The California Coastal Commission on Wednesday paved the way for breweries and granny flats to more easily enter Long Beach by approving two regulatory amendments in the city’s local coastal program.
The requested amendments derived from prior legislation sought by the City Council in previous years.
One revision sought to address regulations surrounding alcoholic beverage manufacturers, particularly the number of parking spots required within commercial zones, and the other was aimed at parking and lot size requirements necessary for accessory dwelling units, more commonly referred to as “granny flats” to be built within the coastal zone.
The coastal zone includes the Downtown waterfront, southeast Long Beach and the areas between those two points that is located south of Broadway. Both amendments were accepted but required the city to adhere to recommendations made by Coastal Commission staff.
One change was made to the alcoholic beverage manufacturing item which was a slight revision to the office-floor area that would trigger required parking for an alcohol beverage manufacturing facility.
The Coastal Commission accepted the city’s proposals to not require parking for production facilities and to lower the number of spaces for tasting rooms to 10 spaces for every 1,000 square feet. The city’s ordinance was first voted on in late 2016 as the City Council continued a push to try and open the city up to additional breweries and tasting rooms.
The changes made by the commission to the granny flat exemptions include eliminating the city’s proposal to exempt accessory dwelling units from requiring permits from the commission, but allowed for those permits to be acquired without a hearing so long as they conform to the rules adopted Wednesday afternoon.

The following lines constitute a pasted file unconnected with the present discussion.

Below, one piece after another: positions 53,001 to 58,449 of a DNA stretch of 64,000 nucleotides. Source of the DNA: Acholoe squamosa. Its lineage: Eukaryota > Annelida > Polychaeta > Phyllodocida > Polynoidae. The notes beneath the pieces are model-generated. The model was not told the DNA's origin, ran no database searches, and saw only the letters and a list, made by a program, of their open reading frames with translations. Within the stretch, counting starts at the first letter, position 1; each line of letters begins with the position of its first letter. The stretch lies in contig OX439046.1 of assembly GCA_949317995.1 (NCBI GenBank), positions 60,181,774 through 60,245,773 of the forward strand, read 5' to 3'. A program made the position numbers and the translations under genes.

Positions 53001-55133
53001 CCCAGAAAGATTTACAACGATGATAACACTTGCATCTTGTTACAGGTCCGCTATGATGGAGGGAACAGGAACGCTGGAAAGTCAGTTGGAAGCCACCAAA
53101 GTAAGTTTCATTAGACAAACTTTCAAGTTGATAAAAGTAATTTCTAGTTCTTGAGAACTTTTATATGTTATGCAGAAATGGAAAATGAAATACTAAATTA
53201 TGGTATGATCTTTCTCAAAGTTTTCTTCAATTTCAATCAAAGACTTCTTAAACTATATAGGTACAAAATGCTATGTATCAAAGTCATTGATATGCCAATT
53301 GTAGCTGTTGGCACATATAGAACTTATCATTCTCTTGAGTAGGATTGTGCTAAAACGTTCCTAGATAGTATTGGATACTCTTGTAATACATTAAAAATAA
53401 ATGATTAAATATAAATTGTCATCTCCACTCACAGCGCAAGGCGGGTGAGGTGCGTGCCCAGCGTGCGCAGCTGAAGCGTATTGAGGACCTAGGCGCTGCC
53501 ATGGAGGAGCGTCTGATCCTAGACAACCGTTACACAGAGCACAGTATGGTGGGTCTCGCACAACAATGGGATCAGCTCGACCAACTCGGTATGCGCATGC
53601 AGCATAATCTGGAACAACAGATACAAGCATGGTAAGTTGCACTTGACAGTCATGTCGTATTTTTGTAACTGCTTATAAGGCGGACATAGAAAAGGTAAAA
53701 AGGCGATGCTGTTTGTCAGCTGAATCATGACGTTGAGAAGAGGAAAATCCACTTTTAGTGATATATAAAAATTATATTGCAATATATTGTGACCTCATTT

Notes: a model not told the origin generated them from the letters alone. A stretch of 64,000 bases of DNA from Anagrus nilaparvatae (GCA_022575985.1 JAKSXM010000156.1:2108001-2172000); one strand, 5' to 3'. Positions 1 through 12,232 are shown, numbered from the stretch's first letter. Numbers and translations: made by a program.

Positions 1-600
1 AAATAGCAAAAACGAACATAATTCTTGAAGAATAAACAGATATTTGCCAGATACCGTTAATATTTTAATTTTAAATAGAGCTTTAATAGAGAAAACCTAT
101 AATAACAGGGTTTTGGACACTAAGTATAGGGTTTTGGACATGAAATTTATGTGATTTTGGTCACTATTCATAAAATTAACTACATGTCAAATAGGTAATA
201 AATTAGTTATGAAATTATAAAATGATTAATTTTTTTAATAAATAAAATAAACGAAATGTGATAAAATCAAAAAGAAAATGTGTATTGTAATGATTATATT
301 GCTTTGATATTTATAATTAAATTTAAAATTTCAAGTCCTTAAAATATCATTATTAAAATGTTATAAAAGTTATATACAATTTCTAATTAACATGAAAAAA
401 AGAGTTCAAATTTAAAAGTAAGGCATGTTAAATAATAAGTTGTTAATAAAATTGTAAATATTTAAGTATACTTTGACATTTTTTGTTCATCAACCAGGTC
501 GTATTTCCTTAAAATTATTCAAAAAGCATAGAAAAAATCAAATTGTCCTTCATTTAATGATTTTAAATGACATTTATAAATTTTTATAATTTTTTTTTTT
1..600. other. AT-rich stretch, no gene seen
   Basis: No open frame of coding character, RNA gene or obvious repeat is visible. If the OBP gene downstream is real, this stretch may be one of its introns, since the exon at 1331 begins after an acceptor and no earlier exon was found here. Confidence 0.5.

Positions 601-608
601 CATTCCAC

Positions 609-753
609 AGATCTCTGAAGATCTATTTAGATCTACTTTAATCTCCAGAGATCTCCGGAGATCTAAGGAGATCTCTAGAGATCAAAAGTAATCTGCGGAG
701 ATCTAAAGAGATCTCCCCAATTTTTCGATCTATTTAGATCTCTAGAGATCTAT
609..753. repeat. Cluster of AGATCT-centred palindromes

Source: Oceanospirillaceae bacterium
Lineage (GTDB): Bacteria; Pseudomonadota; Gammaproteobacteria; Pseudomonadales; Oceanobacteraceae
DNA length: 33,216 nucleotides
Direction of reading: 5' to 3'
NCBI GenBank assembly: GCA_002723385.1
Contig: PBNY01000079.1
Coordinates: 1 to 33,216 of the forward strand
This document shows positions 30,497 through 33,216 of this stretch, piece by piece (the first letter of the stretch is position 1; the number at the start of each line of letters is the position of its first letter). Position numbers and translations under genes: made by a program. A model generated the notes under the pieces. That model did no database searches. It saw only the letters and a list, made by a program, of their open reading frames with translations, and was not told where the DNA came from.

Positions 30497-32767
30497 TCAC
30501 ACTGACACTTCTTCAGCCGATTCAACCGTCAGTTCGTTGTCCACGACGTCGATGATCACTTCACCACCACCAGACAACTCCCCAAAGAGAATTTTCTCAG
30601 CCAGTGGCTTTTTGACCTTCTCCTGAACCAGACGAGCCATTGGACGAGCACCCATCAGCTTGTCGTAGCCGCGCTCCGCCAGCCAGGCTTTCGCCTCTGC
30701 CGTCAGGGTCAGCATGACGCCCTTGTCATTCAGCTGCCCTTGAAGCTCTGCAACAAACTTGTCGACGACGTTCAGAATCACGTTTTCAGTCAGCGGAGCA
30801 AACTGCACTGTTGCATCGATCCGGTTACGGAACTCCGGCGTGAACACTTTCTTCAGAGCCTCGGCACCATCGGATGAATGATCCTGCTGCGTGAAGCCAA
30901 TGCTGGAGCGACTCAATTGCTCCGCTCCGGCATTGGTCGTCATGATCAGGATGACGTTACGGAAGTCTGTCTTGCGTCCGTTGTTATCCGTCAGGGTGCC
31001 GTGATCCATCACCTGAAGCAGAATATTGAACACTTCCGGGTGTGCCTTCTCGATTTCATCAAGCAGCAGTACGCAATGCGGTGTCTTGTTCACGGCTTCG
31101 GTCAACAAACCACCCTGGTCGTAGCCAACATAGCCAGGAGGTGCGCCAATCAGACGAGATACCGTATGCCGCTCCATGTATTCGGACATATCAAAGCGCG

Those rules include stipulations for units being built within the coastal zone to require one parking space per unit and set the minimum lot size to be eligible to build an accessory dwelling unit at 4,800 square feet.
The city’s proposed ordinance had set the mark at 5,200 square feet which means the Coastal Commission’s vote could have opened up more of the city to potentially building accessory dwelling units. The ordinance was originally drafted as a preemptive measure to ensure that the city maintained some local control before state legislation, which would have set lot size and parking requirements, was put into effect.
Accessory dwelling units built in the city will be limited to 800 square feet or 50 percent of the original home, whichever is smaller.
Under guidelines passed by the commission those units could be exempt from the one parking space per unit rule if they’re built within a half mile of public transit, are located within a historic district, are part of a primary residence or if they’re located within one block of a car share vehicle.
Also approved by the Coastal Commission Wednesday were exemptions sought by the city as part of its efforts to modernize its beach concessions along the Long Beach waterfront.
Jason Ruiz covers transportation for the Long Beach Post. Reach him at [email protected] or 951-310-1772.
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